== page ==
گفتمان زنانه: تحليل سبك شناختي گفتگو در رمان هاي «اِما» (جين آستين)، «شِرلي» (شارلوت برونته)، «شمال و جنوب» (اليزابت گاسكل) و «دور از اجتماع خشمگين» (توماس هاردي)
Feminine Discourse: A Stylistic Analysis of Conversation in Austen’s Emma, Bronte’s Shirley, Gaskell’s North & South, and Hardy’s Far from the Madding Crowd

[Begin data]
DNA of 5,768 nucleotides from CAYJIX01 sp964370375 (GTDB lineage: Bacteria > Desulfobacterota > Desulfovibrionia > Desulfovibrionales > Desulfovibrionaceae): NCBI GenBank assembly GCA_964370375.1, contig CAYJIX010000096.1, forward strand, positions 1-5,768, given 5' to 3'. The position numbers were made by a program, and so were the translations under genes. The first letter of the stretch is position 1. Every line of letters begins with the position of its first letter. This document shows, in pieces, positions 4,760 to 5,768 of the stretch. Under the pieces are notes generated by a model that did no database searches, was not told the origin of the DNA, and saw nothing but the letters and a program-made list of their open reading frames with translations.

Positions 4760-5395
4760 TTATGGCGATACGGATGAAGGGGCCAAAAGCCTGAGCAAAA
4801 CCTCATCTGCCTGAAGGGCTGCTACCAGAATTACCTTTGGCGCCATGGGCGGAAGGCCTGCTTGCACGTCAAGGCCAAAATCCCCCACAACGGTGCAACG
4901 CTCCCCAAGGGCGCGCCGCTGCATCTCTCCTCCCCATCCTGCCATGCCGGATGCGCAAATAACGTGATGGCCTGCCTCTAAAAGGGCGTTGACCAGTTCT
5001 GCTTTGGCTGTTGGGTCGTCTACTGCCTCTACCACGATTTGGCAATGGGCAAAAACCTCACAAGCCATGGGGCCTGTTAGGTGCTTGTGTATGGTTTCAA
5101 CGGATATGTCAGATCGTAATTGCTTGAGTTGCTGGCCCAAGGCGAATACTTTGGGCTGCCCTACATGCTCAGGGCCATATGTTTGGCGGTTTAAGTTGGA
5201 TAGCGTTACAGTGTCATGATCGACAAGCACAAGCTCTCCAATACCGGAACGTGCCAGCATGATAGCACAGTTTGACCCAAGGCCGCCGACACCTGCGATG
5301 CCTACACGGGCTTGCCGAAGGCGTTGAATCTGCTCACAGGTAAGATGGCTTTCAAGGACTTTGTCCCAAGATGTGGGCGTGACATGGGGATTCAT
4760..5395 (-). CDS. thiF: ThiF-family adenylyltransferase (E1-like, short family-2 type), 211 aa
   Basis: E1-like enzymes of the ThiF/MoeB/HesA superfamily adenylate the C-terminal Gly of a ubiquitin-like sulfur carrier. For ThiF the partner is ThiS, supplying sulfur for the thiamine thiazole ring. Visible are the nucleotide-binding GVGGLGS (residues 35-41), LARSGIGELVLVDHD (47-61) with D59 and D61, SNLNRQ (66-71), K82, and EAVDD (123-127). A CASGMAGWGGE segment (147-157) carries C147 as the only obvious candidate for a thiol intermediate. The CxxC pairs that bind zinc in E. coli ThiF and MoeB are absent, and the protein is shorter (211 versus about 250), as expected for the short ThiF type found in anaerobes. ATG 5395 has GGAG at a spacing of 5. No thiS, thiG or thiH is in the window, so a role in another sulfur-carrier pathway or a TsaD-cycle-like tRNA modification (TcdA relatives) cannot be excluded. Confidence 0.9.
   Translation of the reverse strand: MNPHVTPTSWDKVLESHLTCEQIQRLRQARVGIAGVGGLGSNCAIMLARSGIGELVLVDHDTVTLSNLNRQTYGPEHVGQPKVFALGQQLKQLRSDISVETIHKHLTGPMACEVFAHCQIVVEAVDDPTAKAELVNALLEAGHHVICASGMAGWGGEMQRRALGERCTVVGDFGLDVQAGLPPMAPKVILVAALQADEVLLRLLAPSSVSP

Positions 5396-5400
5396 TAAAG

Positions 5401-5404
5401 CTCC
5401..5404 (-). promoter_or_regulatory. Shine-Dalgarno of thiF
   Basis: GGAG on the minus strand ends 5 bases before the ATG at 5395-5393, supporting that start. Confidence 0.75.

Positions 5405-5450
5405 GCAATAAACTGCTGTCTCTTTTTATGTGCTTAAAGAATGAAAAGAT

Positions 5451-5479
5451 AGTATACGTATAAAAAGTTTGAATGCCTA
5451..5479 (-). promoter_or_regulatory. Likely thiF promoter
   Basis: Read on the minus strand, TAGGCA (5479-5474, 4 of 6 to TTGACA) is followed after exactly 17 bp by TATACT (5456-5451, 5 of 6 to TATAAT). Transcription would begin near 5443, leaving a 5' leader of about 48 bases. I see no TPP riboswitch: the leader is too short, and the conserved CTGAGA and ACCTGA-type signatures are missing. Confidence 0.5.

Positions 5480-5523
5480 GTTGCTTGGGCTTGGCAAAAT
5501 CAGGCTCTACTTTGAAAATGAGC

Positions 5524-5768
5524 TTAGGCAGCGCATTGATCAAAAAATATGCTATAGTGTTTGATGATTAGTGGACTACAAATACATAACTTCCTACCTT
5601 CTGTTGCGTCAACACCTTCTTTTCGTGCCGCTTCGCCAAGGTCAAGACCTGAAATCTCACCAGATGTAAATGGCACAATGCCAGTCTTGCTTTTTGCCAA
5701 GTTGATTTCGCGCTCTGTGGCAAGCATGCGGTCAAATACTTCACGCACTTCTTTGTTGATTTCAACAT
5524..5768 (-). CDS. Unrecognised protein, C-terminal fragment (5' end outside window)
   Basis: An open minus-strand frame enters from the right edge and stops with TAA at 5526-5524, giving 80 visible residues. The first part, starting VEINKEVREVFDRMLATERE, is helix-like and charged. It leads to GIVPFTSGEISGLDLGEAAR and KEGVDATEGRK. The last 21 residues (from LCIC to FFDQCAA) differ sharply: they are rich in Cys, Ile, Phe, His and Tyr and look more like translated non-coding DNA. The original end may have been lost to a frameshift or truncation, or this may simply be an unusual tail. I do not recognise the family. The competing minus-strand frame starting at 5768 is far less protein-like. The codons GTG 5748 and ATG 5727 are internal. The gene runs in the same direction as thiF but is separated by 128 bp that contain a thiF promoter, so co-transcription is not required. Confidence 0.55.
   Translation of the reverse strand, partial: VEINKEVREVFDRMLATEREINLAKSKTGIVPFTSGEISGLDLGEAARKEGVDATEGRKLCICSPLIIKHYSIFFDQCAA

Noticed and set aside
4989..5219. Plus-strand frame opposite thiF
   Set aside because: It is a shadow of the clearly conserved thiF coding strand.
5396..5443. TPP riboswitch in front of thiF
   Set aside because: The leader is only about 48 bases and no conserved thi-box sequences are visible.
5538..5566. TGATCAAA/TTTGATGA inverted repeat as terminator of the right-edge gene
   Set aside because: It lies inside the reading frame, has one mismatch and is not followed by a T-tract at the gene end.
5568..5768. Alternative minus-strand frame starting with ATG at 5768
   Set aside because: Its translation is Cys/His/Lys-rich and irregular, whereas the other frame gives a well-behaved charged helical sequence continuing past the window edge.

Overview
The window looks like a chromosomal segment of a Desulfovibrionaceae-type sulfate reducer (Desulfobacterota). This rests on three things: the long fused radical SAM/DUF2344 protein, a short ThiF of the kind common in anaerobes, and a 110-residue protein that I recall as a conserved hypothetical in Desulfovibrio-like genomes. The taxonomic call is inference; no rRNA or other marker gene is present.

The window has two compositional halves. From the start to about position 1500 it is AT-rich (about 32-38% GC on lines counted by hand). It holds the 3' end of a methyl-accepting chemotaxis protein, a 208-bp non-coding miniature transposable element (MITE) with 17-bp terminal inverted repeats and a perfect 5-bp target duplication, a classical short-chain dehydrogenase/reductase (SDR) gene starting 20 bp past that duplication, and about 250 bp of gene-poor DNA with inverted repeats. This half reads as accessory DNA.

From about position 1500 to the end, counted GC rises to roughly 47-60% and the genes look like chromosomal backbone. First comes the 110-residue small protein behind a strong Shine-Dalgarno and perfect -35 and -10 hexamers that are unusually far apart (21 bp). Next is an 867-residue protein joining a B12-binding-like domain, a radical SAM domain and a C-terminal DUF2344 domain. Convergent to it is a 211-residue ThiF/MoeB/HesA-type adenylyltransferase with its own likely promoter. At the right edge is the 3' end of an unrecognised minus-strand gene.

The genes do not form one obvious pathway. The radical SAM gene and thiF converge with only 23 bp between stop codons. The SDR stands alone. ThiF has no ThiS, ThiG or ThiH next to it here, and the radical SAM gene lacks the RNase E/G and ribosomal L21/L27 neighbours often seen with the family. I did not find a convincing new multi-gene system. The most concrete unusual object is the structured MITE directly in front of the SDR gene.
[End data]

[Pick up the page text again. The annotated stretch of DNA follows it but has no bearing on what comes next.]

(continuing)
Leaning primarily on two stylistic tools provided by John Searle’s Speech Acts theory and Geoffrey Leech’s Politeness Maxims, the present research is an analysis of conversation between cross-sex lead characters in Jane Austen’s Emma (1816), Charlotte Bronte’s Shirley (1849), Elizabeth Gaskell’s North and South (1855) and Thomas Hardy’s Far From the Madding Crowd (1874). The study aims to clarify the contribution of the characters’ linguistic performances to the portrayal of their psychological tendencies, the building of communicational structures, and the enactment of personal agency of (especially female) characters through challenging and subverting various speech acts and mitigation tactics. Three significant dialogues from different stages of each narrative have been selected to help provide answers for such queries like: What are the major differences in the verbal politeness behavior and speech act manipulation typical of the women and men under discussion? How do the characters’ individual communicational styles undergo modifications by the end of the novels? And who ends up adjusting to whom in oppositional exchanges? Such pragmatic analysis can help verify, refute, or contribute more precise details on prior literary intuitions of traditional criticism about characterization and character relationship. Placid and proper as the drawing room conversations of Victorian characters may sometimes be assumed to have been, a detailed discourse analysis uncovers the fact that a hostile undercurrent battle of “impoliteness” and assertiveness is still being waged between the affectionate couple, sometimes right through to the conciliatory “happy” endings of these narratives.